How did they achieve it? Besides quarantining actors together, no crew went inside the house while actors were present. If they had to go in to lay cables or something similar, they disinfected before they left. The crew itself, to follow industry guidelines, was small, and the departments divided across tents set up on the actors’ lawns.

Johnson, who directed all four episodes, communicated with actors inside their homes via walkie-talkie. The actors were additionally responsible for props, wardrobe and styling, showing options via Zoom to the crew.

The timeline of the show covers about three weeks or so, since the video showing the murder of Ahmaud Arbery is included in the plot, but the murders of George Floyd and Breonna Taylor, which occurred later that month and spawned nationwide protests and riots, did not make it in. In a nod to current events, a scene at Oscar and Elle’s apartment includes a shot of a sign reading “Black Trans Lives Matter.”

“Love in the Time of Corona” does not focus on politics or even the virus itself, but rather on how to connect with the people you love right now. No one has any fights about masking or social distancing; in fact, the most politically charged discussion is probably between Sophie and her ex-boyfriend when she explains how “The Help” exemplifies the white-savior trope.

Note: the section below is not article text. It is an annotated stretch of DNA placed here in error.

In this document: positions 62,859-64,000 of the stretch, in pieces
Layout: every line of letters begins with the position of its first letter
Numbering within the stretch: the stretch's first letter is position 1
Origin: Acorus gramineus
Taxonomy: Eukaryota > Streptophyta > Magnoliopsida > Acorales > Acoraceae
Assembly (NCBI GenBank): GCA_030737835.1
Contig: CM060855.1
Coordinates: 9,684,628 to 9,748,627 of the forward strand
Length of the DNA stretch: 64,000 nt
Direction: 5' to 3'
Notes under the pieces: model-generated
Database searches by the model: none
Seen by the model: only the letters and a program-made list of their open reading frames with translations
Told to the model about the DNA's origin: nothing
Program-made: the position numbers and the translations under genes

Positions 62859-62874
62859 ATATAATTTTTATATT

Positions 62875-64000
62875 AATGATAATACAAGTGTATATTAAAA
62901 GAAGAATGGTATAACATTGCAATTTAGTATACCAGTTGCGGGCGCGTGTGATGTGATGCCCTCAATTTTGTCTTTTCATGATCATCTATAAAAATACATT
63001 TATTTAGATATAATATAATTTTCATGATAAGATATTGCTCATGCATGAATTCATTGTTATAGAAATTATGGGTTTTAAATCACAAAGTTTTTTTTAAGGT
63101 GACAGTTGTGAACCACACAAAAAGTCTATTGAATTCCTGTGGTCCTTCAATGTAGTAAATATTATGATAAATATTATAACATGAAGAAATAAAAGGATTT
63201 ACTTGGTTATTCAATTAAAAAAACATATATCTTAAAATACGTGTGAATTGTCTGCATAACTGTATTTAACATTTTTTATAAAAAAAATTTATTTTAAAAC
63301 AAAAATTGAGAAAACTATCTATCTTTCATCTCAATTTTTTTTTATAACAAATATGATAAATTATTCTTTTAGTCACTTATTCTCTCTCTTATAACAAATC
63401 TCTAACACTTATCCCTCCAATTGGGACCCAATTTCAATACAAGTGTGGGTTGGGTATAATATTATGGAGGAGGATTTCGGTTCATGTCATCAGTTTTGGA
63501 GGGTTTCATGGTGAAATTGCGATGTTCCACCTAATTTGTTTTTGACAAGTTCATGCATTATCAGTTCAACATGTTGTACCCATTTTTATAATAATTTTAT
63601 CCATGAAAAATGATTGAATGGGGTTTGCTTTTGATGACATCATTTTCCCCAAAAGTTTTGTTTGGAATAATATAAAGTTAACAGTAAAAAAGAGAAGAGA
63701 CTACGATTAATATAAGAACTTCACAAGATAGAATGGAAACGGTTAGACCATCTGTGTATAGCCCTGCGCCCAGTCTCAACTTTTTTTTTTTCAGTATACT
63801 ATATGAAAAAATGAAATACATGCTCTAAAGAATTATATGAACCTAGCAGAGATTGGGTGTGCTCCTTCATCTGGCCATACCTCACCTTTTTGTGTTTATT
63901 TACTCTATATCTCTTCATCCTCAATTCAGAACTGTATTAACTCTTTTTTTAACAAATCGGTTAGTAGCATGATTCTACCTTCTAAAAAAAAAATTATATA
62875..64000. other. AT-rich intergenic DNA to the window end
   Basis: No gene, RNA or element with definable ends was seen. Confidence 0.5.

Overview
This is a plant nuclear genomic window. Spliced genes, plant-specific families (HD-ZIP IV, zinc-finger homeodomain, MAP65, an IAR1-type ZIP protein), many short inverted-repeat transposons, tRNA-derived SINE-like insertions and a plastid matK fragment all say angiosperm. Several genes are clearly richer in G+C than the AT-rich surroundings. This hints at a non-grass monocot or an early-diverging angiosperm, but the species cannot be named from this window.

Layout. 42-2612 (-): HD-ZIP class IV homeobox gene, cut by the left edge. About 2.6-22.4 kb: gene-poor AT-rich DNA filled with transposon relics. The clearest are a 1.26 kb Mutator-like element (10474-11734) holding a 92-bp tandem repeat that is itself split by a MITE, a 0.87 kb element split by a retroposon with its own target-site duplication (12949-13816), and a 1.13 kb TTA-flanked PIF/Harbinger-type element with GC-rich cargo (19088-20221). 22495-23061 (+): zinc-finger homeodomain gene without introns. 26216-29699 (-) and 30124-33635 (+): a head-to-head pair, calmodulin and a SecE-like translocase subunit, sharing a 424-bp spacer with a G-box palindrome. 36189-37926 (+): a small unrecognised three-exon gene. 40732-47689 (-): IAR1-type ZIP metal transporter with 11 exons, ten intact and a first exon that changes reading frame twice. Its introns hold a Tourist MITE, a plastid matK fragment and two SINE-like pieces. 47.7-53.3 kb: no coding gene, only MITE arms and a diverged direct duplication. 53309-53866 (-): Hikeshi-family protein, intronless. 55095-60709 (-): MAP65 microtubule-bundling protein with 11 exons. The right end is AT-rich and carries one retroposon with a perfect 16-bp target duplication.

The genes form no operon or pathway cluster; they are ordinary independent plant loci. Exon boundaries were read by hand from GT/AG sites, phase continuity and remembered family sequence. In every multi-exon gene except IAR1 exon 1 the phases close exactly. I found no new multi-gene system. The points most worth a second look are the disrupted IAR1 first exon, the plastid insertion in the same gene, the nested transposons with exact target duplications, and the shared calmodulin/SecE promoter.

Arbery’s murder is only discussed in the context of what it means for black families to raise children, acknowledging it as the systemic racism that it is and not making it an argument. Even the relationships seemingly poised to fall apart are stronger by the show’s end.

My one qualm with the writing’s optimism is in Paul and Sarah’s storyline. As a child of divorce myself, it would have been really nice to see their story not end with their reuniting, but rather with a commitment to remain a family despite the separation.

The “Love” in the show’s title was meant to encompass all types of love, but by reuniting the parents in that storyline, along with the prodigal son, played by Catero Colbert, returning to the rest of Nanda’s family, it cheapens the sentiment. Sure, both acknowledge how things aren’t going to change overnight, but I’m still conflicted by it.

That aside, the final episode, which featured both reunions, was my favorite by a long shot. Maybe it’s because episode four is usually when you start to gel with a show and its characters, or maybe it’s because its cheery optimism about getting through the pandemic together warmed this cold cynic’s heart.

It means I can’t decide if four episodes was the perfect amount, or if it still needed a few more episodes to wrap it up in a nice bow.

Regardless of where you fall on the cynicism scale, “Love in the Time of Corona” will find a way to give you the warm and fuzzies. All the relationships, of course strengthened by the actors’ built-in chemistry, feel real and are a joy to watch.

Do things move a little fast? Sure. But as Sade’s friend, played by Gail Bean, points out, “It’s the quality of the communication” that makes or breaks a relationship, not the time you know each other. In four episodes, “Love in the Time of Corona” proves the sentiment, in-universe and out. As film and television production slowly starts back up again, other shows should follow its lead.